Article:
Michael VanOverbeke, an attorney representing the General Retirement System, said the 13th checks were justified by double-digit returns on pension investments over many years. He blamed the funds' current stress on the Great Recession and the collapse of the stock market in 2008 and 2009, which devastated pension funds around the nation.
Studzinski said that during her tenure, the excess funds were distributed equally among retirees, active employees and the city's pension funds. But years later, the GRS board tweaked the percentages, giving more to workers, she said.
It's unclear from existing records exactly how much of the extra earnings in good years was left in the funds and how much was given out as 13th checks to retirees and annuity bonuses to active employees.
An 'abuse of discretion'
On one of his first days in office in January 1994, Mayor Archer met with Rago and another budget official, Ed Hannan, to study Detroit's fiscal issues.
That's when he found out that the city's General Retirement System pension fund, which was largely controlled by union officials acting as trustees, was distributing excess investment earnings to retirees and employees instead of reinvesting or leaving all of the money in the pension fund.
Alarmed, Archer backed a 1996 ballot proposal that asked voters to block the distribution of excess earnings to pensioners. It failed, stymied by intense union opposition.
"I tried to get rid of the 13th check," he told the Free Press last week. "That's a whole lot of money that if it was in the pension fund today, that may have made a difference in terms of where the pension fund stands."
John Riehl, the current vice chairman of the GRS, who declined to comment through a spokeswoman, has defended the practice in the past.
"Many retirees relied on that check to pay their increased utility bills during the winter," he wrote in a trustees report Dec. 4, 2011. "Also remember that the money would go directly into the local economy."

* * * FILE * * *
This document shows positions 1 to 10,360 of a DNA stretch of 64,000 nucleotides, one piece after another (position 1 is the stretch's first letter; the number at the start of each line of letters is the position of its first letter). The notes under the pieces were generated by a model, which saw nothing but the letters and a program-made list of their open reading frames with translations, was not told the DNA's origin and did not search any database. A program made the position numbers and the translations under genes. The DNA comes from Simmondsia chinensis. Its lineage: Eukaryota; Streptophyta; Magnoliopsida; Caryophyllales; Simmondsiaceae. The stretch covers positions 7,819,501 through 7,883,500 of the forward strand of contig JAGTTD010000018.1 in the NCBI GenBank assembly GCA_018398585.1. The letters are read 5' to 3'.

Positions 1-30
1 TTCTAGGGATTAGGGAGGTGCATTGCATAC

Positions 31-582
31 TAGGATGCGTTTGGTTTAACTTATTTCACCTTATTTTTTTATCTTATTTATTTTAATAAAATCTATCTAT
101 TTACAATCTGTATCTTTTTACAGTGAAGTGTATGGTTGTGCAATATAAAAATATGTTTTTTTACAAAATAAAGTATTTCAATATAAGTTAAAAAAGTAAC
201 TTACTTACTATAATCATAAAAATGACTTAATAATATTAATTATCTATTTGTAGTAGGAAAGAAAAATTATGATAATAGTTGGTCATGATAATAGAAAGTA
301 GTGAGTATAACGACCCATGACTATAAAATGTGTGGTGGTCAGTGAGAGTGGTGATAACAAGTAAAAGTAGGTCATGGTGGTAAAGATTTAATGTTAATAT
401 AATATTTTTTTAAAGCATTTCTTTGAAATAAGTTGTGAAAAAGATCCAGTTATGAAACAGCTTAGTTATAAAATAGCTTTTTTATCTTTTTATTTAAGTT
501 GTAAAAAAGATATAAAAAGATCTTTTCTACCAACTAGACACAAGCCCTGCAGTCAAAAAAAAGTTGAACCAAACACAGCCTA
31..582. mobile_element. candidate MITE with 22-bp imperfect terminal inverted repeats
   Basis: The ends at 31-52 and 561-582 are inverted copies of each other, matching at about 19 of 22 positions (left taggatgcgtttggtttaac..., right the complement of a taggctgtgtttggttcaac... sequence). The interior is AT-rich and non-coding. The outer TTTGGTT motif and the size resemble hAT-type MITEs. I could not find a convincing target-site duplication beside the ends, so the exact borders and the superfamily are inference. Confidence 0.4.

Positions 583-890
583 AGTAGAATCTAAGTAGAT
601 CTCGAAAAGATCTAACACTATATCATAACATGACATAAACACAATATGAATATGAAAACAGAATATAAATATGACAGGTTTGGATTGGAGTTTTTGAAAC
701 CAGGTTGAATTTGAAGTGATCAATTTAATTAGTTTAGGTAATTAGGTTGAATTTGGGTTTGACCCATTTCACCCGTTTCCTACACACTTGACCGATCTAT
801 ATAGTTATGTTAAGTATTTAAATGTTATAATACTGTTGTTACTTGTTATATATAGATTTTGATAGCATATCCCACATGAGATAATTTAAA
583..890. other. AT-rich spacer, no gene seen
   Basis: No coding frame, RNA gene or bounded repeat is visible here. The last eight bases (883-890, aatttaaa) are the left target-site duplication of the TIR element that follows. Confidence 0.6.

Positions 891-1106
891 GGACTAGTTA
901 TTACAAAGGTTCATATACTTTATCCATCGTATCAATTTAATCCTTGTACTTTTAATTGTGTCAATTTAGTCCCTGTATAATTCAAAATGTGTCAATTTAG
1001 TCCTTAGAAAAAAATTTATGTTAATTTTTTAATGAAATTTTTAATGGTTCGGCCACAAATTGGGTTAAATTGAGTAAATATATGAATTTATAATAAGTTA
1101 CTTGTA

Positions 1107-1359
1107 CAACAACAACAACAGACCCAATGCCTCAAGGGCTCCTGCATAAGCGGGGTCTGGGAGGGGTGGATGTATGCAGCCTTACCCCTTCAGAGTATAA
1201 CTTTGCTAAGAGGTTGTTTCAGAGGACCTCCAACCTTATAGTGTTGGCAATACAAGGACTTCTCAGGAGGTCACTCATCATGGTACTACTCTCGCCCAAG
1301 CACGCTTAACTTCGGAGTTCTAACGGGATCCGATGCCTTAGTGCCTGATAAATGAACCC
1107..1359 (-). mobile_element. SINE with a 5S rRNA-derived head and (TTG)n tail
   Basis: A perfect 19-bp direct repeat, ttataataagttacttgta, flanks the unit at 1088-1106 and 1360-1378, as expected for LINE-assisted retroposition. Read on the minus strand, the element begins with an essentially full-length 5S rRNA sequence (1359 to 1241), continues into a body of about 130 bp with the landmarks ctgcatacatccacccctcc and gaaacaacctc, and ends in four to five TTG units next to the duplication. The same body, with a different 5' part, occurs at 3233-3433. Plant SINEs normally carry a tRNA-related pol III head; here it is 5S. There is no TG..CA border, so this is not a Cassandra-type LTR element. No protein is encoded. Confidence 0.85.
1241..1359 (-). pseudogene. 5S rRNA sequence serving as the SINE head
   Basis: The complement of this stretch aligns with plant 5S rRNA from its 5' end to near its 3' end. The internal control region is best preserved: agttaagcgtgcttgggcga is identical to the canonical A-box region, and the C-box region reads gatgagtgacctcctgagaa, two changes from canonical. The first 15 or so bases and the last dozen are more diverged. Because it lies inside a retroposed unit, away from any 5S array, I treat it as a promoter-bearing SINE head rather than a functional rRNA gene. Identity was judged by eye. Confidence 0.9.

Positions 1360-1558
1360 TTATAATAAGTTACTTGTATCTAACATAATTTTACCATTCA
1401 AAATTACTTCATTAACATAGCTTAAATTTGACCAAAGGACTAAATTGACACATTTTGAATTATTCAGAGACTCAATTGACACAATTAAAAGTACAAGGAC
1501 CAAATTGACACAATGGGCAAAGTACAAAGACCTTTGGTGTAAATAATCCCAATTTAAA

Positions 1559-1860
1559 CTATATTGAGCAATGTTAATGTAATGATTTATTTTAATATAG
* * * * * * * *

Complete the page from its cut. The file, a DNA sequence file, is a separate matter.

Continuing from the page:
An audit report from Conway MacKenzie, filed by Orr's team in bankruptcy court on July 18, highlighted a move by the GRS in 2009 that increased active employees' pension annuity accounts by 7.5%, even though the overall pension fund lost 24.1% of its value that same year. The report called it a particularly "egregious" move and an "abuse of discretion."
"And they did so by taking GRS assets attributable to city contributions to fund defined benefit pensions, and reallocating those assets to the annuity savings plan, thus effectively robbing GRS of precious funds necessary to support the traditional pensions the city had promised," wrote Conway MacKenzie consultant Charles Moore, who prepared the report.
"Hundreds of millions of dollars of plan assets intended to support the city's traditional defined benefit pension arrangements were converted by GRS trustees to provide a windfall to the annuity savings accounts of active employees outside of the defined benefit pension plan."
Debate is swirling over the health of the city's pension funds, a critical question in Detroit's bankruptcy proceedings.
An actuarial report authored by accounting firm Milliman for the city in June found that the city's two pension funds have at least $3 billion to $3.7 billion in unfunded liabilities, for which no current assets exist. Those unfunded liabilities are part of the $18 billion to $20 billion that Orr cites as Detroit's total debt and liabilities, his justification for pushing the city into bankruptcy.
Milliman said the pension funds' current projections for annual investment returns have been too optimistic at 7.9% and 8%, and that 6.3% to 6.7% is a safer, more responsible assumed rate of return.
The pension fund boards disagree and say that 8% expected annual returns are realistic and reflect historic market performance. They say as a result the funds are actually healthy, and Orr is overreacting.
Pension fund trustees and other officials also say any unfunded liabilities can be blamed on the global financial crisis and past trustees' poor investment decisions.
"The investment world changed when the economy collapsed in 2008. The Detroit General Retirement System experienced the same economic difficulties experienced by everyone else throughout the country due to the worst economic crisis since the Great Depression," GRS spokeswoman Tina Bassett said in a statement after a phone call with the Free Press and e-mail exchanges for this story.
"The Detroit General Retirement System today is well managed, transparent, responsible and accountable. The last two years have been profitable and stable under the direction of the current Board. Our internal reviews continue to show that the funds are on sound footings. The Board of Detroit General Retirement System is totally focused on looking out for the best interests of its members and beneficiaries."